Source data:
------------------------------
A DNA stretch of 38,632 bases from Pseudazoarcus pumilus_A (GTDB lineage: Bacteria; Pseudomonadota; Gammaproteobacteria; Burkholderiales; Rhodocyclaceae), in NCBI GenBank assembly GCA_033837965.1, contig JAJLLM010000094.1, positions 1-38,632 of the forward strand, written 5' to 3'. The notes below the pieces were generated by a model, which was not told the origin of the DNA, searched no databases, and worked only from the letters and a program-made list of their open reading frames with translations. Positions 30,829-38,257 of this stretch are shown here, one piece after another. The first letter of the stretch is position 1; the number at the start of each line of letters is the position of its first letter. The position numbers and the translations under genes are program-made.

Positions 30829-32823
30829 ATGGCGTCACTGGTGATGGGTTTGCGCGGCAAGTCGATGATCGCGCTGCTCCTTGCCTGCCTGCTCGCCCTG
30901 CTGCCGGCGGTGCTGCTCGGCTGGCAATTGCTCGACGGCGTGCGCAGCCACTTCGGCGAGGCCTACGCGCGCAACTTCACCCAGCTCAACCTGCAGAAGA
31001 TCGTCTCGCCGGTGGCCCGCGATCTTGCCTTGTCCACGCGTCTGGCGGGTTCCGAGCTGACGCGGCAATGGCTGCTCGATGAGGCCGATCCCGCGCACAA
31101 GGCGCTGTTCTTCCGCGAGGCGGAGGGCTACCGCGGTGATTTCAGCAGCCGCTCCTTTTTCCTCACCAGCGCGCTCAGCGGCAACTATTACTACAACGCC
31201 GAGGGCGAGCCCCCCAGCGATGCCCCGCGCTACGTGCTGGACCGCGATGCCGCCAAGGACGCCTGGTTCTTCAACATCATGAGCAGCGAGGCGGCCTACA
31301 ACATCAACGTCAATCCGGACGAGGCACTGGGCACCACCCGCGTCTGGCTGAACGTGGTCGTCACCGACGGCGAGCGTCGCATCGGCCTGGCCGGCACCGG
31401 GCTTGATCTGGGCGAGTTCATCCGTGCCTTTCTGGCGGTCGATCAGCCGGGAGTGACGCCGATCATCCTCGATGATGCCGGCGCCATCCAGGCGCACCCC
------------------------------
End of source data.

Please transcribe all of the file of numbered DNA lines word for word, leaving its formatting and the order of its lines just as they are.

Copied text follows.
A DNA stretch of 38,632 bases from Pseudazoarcus pumilus_A (GTDB lineage: Bacteria; Pseudomonadota; Gammaproteobacteria; Burkholderiales; Rhodocyclaceae), in NCBI GenBank assembly GCA_033837965.1, contig JAJLLM010000094.1, positions 1-38,632 of the forward strand, written 5' to 3'. The notes below the pieces were generated by a model, which was not told the origin of the DNA, searched no databases, and worked only from the letters and a program-made list of their open reading frames with translations. Positions 30,829-38,257 of this stretch are shown here, one piece after another. The first letter of the stretch is position 1; the number at the start of each line of letters is the position of its first letter. The position numbers and the translations under genes are program-made.

Positions 30829-32823
30829 ATGGCGTCACTGGTGATGGGTTTGCGCGGCAAGTCGATGATCGCGCTGCTCCTTGCCTGCCTGCTCGCCCTG
30901 CTGCCGGCGGTGCTGCTCGGCTGGCAATTGCTCGACGGCGTGCGCAGCCACTTCGGCGAGGCCTACGCGCGCAACTTCACCCAGCTCAACCTGCAGAAGA
31001 TCGTCTCGCCGGTGGCCCGCGATCTTGCCTTGTCCACGCGTCTGGCGGGTTCCGAGCTGACGCGGCAATGGCTGCTCGATGAGGCCGATCCCGCGCACAA
31101 GGCGCTGTTCTTCCGCGAGGCGGAGGGCTACCGCGGTGATTTCAGCAGCCGCTCCTTTTTCCTCACCAGCGCGCTCAGCGGCAACTATTACTACAACGCC
31201 GAGGGCGAGCCCCCCAGCGATGCCCCGCGCTACGTGCTGGACCGCGATGCCGCCAAGGACGCCTGGTTCTTCAACATCATGAGCAGCGAGGCGGCCTACA
31301 ACATCAACGTCAATCCGGACGAGGCACTGGGCACCACCCGCGTCTGGCTGAACGTGGTCGTCACCGACGGCGAGCGTCGCATCGGCCTGGCCGGCACCGG
31401 GCTTGATCTGGGCGAGTTCATCCGTGCCTTTCTGGCGGTCGATCAGCCGGGAGTGACGCCGATCATCCTCGATGATGCCGGCGCCATCCAGGCGCACCCC